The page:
The common hardware interface in PCs, Macs and other computers for connecting peripheral devices such as storage drives and graphics cards. PCI Express (PCIe) was introduced in 2002 as "Third Generation I/O" (3GIO), and by the mid-2000s, motherboards had at least one PCIe slot for graphics. PCIe superseded PCI and PCI-X.
Switched Architecture - Multiple Lanes
Unlike its PCI predecessor, which used a shared bus, PCI Express is a switched architecture of up to 32 independent, serial lanes (x1-x32) that transfer in parallel. Each lane is full duplex (see illustration below).
Internal and External for Laptops
A mini PCIe came out for laptops (see Mini PCI Express
) and Thunderbolt extends PCIe outside the computer (see external GPU
). For PCIe/PCI comparisons, see PCI-SIG
. See PC data buses
PCI Express Data Rate (each direction)
Version 1 Lane 4 Lanes 16 Lanes
Gen 1 250 1 4
Gen 2 500 2 8
Gen 3 984 3.94 15.85
Gen 4 1969 7.88 31.51
Gen 5 3938 15.75 63.02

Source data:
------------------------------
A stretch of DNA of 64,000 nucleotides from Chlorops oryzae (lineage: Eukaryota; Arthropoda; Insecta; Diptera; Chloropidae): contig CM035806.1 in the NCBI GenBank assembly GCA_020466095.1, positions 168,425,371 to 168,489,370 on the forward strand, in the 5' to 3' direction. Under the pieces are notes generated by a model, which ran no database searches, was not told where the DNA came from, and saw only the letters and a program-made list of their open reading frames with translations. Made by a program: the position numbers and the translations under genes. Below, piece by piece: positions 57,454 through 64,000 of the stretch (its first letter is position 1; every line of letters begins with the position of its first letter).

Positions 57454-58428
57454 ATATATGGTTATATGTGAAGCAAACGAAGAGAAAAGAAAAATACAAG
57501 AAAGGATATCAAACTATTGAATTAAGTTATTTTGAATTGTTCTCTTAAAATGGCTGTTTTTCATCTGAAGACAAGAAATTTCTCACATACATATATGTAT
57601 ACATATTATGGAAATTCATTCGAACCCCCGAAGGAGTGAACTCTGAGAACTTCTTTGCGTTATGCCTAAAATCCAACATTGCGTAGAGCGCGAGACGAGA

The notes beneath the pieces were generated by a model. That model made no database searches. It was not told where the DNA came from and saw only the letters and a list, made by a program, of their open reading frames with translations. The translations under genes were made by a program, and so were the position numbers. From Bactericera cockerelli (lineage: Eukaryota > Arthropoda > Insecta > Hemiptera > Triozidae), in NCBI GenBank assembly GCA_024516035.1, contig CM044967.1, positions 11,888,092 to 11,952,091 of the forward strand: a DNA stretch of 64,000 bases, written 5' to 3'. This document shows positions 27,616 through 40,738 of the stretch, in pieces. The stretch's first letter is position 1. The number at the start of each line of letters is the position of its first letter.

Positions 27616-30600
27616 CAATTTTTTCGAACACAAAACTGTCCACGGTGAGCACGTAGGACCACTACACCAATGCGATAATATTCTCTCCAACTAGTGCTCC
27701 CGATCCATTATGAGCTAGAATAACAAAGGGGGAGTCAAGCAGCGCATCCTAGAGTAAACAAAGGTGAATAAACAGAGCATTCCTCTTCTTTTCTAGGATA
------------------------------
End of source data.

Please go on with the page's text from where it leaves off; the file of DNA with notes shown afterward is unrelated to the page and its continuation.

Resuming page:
Gen 6** 7877 31.51 126.03
** = planned for 2021
Parallel Transfer of Serial Channels
Each lane is an independent single-bit serial channel. PCIe is a type of parallel transfer but each lane has its own clock, which differentiates it from earlier parallel technologies.
PCIe on the Motherboard
This Asus motherboard has four x1 and three x16 slots (two black, one beige). The x16 slots accommodate x16, x8 and x4 cards. (Image courtesy of ASUStek Computer Inc.)
M.2 Over PCIe
Different Sizes of PCI Express
This is a 960GB NVMe SSD on an 80x20mm M.2 card. The connection is via PCIe, either via an M.2 socket on the motherboard or a PCIe adapter card. See M.2
PCIe sockets are not the same as PCI, and they come in x1, x4, x8 and x16 sizes.
PCIe Replaced AGP for Graphics
The AGP slot gave way to an x16 PCIe slot for the graphics card. (Image courtesy of NVIDIA Corporation.)